During her junior year of high school, Kevonna Stevens’ house caught on fire, causing her family to relocate farther from her Pittsburgh-area school.
It stretched her morning commute to Perry Traditional Academy to an hour and a half. Every day, she woke up at 4:30 a.m. and walked 30 minutes to catch a local bus, which would take her to downtown Pittsburgh. From there, she’d ride a school bus 30 minutes to school. After school, she would often work at a Burger King until 11 p.m.
“It was hard,” Stevens said. “Growing up, I was not as financially stable as other kids. I couldn’t go out every weekend. … I had to do it.”
Midway through this semester, the Fox School of Business freshman was notified that she would be unable to register for classes and live on Main Campus until she paid for her housing at the Edge, an off-campus residential complex Temple has a lease with.
The news of her financial hold came as a shock to Stevens and her family, who thought they paid for housing as part of the cost of tuition. Her financial aid covered her tuition, but it didn’t cover housing.
“It was disappointing,” Stevens said. “Because I thought that I would have to leave this semester. … I would have to go to community college, and that was the last thing that my mom wanted for me. That’s the last thing I wanted for myself.”
While contemplating her situation, Stevens was reminded of Jason Boll, her high school English teacher. He recommended that she apply to Temple and helped her with her college application. She thought Boll could give her advice.
Last month, Boll, who studied journalism at Temple in the early 2000s, created a GoFundMe page to raise money to pay Stevens’ housing bill. It exceeded the $7,500 goal by more than $1,000.
In high school, Stevens would spend some lunch periods with Boll, talking about everything from her experiences in school, to college, to her goals in life.
“Students like to talk, and they like to listen and sometimes share what they are going through,” Boll said. “Sometimes all it takes is listening.”
Stevens said Boll always pushed her to work harder in school and that he was one of the most caring teachers she had.
“Mr. Boll cared for my future,” Stevens said. “He’s just a really great teacher, period. He really cares for my well-being, and any child’s well being that he teaches.”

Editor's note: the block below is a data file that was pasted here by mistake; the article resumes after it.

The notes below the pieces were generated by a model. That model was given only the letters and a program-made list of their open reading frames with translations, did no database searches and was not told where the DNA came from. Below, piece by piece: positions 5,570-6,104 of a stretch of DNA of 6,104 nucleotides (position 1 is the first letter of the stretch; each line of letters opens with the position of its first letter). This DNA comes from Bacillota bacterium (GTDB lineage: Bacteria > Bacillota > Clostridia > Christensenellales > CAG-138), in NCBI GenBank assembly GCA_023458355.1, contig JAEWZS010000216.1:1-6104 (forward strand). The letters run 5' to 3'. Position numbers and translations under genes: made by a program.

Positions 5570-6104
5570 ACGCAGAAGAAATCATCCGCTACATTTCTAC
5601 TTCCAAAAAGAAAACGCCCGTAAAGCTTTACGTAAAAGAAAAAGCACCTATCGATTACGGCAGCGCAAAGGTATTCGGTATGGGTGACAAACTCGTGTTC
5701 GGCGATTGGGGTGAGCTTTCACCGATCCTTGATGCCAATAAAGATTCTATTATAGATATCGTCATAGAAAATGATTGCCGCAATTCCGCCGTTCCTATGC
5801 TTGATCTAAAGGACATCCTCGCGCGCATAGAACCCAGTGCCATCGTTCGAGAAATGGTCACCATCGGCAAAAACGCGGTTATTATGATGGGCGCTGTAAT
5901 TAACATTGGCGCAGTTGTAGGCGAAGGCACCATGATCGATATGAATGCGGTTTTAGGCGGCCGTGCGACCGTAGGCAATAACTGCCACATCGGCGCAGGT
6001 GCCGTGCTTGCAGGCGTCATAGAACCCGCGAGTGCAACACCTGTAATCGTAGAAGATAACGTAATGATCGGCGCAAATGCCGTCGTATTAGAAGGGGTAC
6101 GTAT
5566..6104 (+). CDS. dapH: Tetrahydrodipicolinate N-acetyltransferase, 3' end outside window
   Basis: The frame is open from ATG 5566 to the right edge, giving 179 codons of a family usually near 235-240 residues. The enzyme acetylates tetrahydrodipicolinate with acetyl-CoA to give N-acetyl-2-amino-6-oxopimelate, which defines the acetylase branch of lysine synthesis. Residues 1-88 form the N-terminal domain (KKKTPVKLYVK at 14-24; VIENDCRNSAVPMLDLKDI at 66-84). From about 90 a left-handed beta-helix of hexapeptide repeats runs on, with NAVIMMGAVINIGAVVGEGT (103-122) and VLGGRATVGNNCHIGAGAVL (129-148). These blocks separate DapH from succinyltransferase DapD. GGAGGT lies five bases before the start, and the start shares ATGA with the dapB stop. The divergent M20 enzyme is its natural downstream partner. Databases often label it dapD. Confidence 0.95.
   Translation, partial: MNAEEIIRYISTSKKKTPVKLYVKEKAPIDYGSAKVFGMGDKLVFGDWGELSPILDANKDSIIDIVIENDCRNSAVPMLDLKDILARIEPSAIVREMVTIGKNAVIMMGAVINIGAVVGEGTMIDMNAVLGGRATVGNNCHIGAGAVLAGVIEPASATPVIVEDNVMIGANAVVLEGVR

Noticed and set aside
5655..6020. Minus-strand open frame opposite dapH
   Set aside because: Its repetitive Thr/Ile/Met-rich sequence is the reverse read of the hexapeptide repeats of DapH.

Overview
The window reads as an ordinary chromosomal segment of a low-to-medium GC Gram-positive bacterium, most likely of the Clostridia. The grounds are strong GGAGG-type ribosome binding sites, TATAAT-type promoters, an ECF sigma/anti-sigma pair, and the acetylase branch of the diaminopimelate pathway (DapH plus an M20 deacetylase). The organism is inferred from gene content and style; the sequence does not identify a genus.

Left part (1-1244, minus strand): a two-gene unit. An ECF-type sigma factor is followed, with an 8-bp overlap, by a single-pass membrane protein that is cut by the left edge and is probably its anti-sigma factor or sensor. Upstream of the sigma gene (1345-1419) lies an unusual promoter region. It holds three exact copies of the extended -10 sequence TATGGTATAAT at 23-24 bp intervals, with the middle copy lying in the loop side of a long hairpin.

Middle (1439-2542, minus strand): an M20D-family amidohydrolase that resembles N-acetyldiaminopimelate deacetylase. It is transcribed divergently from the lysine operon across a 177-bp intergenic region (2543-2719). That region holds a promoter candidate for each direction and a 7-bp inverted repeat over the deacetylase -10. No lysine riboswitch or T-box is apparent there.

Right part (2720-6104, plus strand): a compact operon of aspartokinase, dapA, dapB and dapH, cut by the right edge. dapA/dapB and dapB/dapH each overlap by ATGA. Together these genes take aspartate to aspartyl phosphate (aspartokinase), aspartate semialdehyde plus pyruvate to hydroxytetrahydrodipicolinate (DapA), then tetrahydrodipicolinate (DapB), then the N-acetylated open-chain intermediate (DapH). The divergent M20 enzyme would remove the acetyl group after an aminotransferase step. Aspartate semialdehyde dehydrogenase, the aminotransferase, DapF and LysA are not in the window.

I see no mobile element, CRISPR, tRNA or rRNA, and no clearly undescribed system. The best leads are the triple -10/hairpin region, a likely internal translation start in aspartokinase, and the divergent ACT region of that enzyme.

As she updated Boll about her college experiences through text messages, she mentioned that although everything was going well, she might have to leave school due to financial issues.
After exhausting other options, Boll asked if he could create a GoFundMe page on her behalf.
“We had looked at all the possible ways to raise money, to talk to financial aid, Kevonna had done all that work on her own,” Boll said. “But it didn’t work. … I’m not an expert or anything in this. We just decided to try GoFundMe.”
The starting goal was $3,500, a payment for one semester. If this was achieved, they would try to achieve the $7,500 necessary for both semesters and any other expenses.
“I thought it would work, I just didn’t think it would work as quickly as it did,” Stevens said.
In one week, the fundraiser achieved and surpassed both goals.
“When I saw that she actually made the $8,500, I just thanked God and cried because this meant the world to Kevonna and myself,” said Stevens’ mother, Tamaka Stevens.
Kevonna Stevens said this not only gives her the ability to stay in school, but also to work on securing funds for the future. She currently works 35 hours a week at Burger King on Broad Street near Cecil B. Moore Avenue to save money. She also constantly searches and applies for scholarships.
“It made me think differently about people,” she said. “It definitely changed my outlook. People I didn’t even know were donating $500. I’m really grateful.”
Kevonna Stevens has always had an insatiable curiosity and passion for learning. She was the valedictorian in both middle school and high school.
On top of school work, she balanced performing with her school’s dance team and working several hours each week.
“Kevonna definitely stands out,” said Stephanie Byars, Kevonna Stevens’ high school Spanish teacher. “I had a student the other day say flat out, ‘I want to be like Kevonna by the time I get to 12th grade.’ … She saw something in Kevonna worth emulating.”
Kevonna Stevens is interested in eventually owning her own business. This comes from a desire to direct her future and work for herself rather than an employer, she said.
Although the GoFundMe was a success, she does not think that she will try fundraising again.
“People have already helped me,” Kevonna Stevens said. “To ask again would be asking too much.”
Kevonna Stevens plans to continue working and looking for scholarships to cover her housing costs in the future.
But Boll is glad he was able to help his former student.
“People were touched by the story more than I thought they would be,” Boll said. “She’s a remarkable person. … I would always tell her that she floats, she rises to the top. She helped the classroom get better, she helped me get better.”
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